A month on, Vanier as ‘modern-day prophet’

A month on, Vanier as ‘modern-day prophet’ Jean Vanier | 1928-2019. Photo Credit: (CNS photo/courtesy Jean Vanier Association) .

Elise Harris 

At nearly a month since his passing, the legacy of Jean Vanier is far from forgotten, and continues to live on in friends and colleagues who say the Canadian theologian not only impacted their lives personally, but also changed theology and the way the Church views the human person.

“He was such a humble man with such a passion for what he did, he was adamant that he was going to do something that would make a difference, and it wasn’t about fame, it was about putting his ministry on the map, and he did that by creating homes for people and vehicles for relation,” Cristina Gangemi said in an interview.

“Do I think Jean Vanier is a saint? I think Jean Vanier is a modern-day prophet,” she said.

Gangemi is co-director of The Kairos Forum and an expert in pastoral care for people with intellectual disabilities. In the past, she has partnered with the Vatican Council for the New Evangelisation in organising and hosting conferences on catechesis for people with disabilities.

She was speaking nearly a month after the May 7 death of Vanier, who lost a battle with cancer at the age of 90, passing away in a Paris facility run by the L’Arche community that he founded in 1964.

Born in 1928 in Geneva to Canadian parents, Vanier eventually abandoned his academic endeavors and, after befriending a French priest, became aware of people suffering from disabilities. In response, he invited a couple of other friends to come live with him and a handful of disabled persons in Trosly-Breuil, France, launching what became the L’Arche movement.

In 1971, Vanier co-founded the Faith and Light movement, focused on people with learning disabilities. L’Arche has spread to more than 37 countries, and Faith and Light to roughly 80.

Christian efficiency

After his death, Pope Francis told reporters on board his flight from Skopje, Macedonia to Rome that Vanier was “a man who knew how to read the Christian efficiency of the mystery of death, the cross, of sickness, the mystery of those who are disrespected and discarded by the world.”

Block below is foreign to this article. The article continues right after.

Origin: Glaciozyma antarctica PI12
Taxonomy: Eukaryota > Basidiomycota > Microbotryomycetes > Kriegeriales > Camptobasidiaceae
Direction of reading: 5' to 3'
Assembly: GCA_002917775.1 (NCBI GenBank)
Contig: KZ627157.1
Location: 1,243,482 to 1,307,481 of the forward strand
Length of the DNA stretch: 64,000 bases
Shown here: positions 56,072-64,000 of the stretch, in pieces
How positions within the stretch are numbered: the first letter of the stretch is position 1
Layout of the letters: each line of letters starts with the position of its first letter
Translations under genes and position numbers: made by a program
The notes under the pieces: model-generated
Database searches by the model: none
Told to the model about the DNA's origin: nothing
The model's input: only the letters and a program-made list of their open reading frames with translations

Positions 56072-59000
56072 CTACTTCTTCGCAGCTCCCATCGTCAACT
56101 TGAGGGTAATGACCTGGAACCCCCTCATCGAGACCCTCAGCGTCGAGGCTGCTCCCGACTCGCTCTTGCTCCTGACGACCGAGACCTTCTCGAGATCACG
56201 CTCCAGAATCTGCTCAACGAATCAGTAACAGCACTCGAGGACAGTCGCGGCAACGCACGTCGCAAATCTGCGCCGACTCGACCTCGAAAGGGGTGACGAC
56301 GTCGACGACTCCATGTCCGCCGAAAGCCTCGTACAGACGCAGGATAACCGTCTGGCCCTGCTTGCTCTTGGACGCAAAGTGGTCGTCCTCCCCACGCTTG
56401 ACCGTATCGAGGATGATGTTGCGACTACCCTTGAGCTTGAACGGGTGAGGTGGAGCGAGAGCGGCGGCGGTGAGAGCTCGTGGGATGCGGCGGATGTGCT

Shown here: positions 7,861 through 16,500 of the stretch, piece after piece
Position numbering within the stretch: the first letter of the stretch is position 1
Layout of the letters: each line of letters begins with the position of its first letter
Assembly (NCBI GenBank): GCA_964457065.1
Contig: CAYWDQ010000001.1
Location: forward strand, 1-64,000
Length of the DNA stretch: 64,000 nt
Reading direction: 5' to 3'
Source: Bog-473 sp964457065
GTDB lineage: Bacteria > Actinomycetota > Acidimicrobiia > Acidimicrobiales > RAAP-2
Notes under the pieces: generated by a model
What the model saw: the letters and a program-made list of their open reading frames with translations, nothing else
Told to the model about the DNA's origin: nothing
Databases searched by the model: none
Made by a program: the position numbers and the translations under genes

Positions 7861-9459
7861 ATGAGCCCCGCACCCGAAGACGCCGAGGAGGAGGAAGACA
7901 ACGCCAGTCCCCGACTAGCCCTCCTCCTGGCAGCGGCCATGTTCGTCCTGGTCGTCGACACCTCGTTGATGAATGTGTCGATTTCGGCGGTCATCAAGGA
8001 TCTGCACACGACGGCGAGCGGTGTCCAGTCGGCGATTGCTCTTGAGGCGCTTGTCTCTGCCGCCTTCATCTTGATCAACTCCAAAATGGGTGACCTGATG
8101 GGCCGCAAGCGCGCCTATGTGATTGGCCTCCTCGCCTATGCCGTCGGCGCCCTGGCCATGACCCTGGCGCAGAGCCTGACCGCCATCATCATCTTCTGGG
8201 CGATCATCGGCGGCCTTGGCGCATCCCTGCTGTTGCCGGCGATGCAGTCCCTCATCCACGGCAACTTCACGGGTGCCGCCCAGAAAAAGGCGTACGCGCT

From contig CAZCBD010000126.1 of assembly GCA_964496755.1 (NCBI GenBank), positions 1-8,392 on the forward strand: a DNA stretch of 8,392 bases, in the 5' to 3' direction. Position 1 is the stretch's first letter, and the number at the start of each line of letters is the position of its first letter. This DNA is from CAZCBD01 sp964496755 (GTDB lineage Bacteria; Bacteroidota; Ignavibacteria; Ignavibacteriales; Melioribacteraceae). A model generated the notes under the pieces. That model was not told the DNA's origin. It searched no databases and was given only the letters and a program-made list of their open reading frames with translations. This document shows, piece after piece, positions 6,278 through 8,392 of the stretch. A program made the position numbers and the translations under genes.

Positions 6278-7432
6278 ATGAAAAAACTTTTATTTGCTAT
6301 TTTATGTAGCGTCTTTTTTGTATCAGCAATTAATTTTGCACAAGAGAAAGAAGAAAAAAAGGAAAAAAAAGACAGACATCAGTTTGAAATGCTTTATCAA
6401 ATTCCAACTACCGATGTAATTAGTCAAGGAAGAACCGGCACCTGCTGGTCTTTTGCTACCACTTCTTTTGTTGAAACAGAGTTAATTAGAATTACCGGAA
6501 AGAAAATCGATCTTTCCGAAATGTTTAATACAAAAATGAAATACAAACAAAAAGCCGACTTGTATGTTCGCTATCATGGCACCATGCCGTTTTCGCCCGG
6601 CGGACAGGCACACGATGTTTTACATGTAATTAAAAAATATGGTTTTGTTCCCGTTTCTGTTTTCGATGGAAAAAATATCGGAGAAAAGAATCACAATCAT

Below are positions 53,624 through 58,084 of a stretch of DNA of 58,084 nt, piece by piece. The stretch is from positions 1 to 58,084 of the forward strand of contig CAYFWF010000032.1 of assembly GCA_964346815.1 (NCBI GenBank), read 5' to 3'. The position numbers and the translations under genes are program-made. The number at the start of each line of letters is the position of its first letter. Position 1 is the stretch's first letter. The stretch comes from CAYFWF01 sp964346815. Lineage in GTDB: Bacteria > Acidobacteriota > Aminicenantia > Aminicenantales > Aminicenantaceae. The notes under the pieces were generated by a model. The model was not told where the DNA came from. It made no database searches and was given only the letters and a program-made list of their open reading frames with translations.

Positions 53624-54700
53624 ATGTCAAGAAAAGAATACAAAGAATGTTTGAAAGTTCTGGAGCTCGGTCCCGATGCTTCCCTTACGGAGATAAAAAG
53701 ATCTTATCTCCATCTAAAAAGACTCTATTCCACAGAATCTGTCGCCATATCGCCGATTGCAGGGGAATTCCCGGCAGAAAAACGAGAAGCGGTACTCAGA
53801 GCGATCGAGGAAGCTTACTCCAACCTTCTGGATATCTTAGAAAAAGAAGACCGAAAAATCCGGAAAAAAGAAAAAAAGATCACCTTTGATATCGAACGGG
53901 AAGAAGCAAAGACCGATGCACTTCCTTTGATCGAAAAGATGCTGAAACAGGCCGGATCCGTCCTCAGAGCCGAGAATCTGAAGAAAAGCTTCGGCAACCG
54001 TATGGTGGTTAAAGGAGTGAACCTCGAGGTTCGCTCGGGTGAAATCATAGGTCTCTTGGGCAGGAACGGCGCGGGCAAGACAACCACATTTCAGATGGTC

“He didn’t just work for the least of us, but also for those who, before being born, there is the possibility of condemning them to death,” he said, calling Vanier “a great witness.”

According to Gangemi, Vanier gave the world an image of humanity “where diversity was our richness.” And the core of this image, she said, was Vanier’s call to follow God “in the fullest love” through the friendships he built.

“I think that what it did was it woke the world up.”

In what could be seen as part of this “waking-up” experience, Vanier’s influence has not only opened the door for thoughtful reflection on those with intellectual disabilities, but his practical legacy continues to ripple through the Church, influencing Catholic minds and inspiring action.

In terms of his practical impact on theology, pioneering what has become known as the “theology of disability”, Gangemi said Vanier “transformed theology, there’s no doubt about that, and nobody else has done what Jean has done. No one.”

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Luca Badetti, who holds a PhD in disability studies with background in clinical psychology and theology, hailed Vanier as a model who not only shaped his vision of humanity, but who inspired his own career.

Speaking to Crux, Badetti said he first came into contact with L’Arche about 10 years ago in the United States. He joined the movement while living in the Boston area and moved to different communities in Europe, including the house in Trosly-Breuil, where Vanier lived.

After spending several years as part of the L’Arche community, he chose to do his doctorate in disability studies, and has recently published a book based on his experience in community, I Believe in You, with a forward written by Vanier.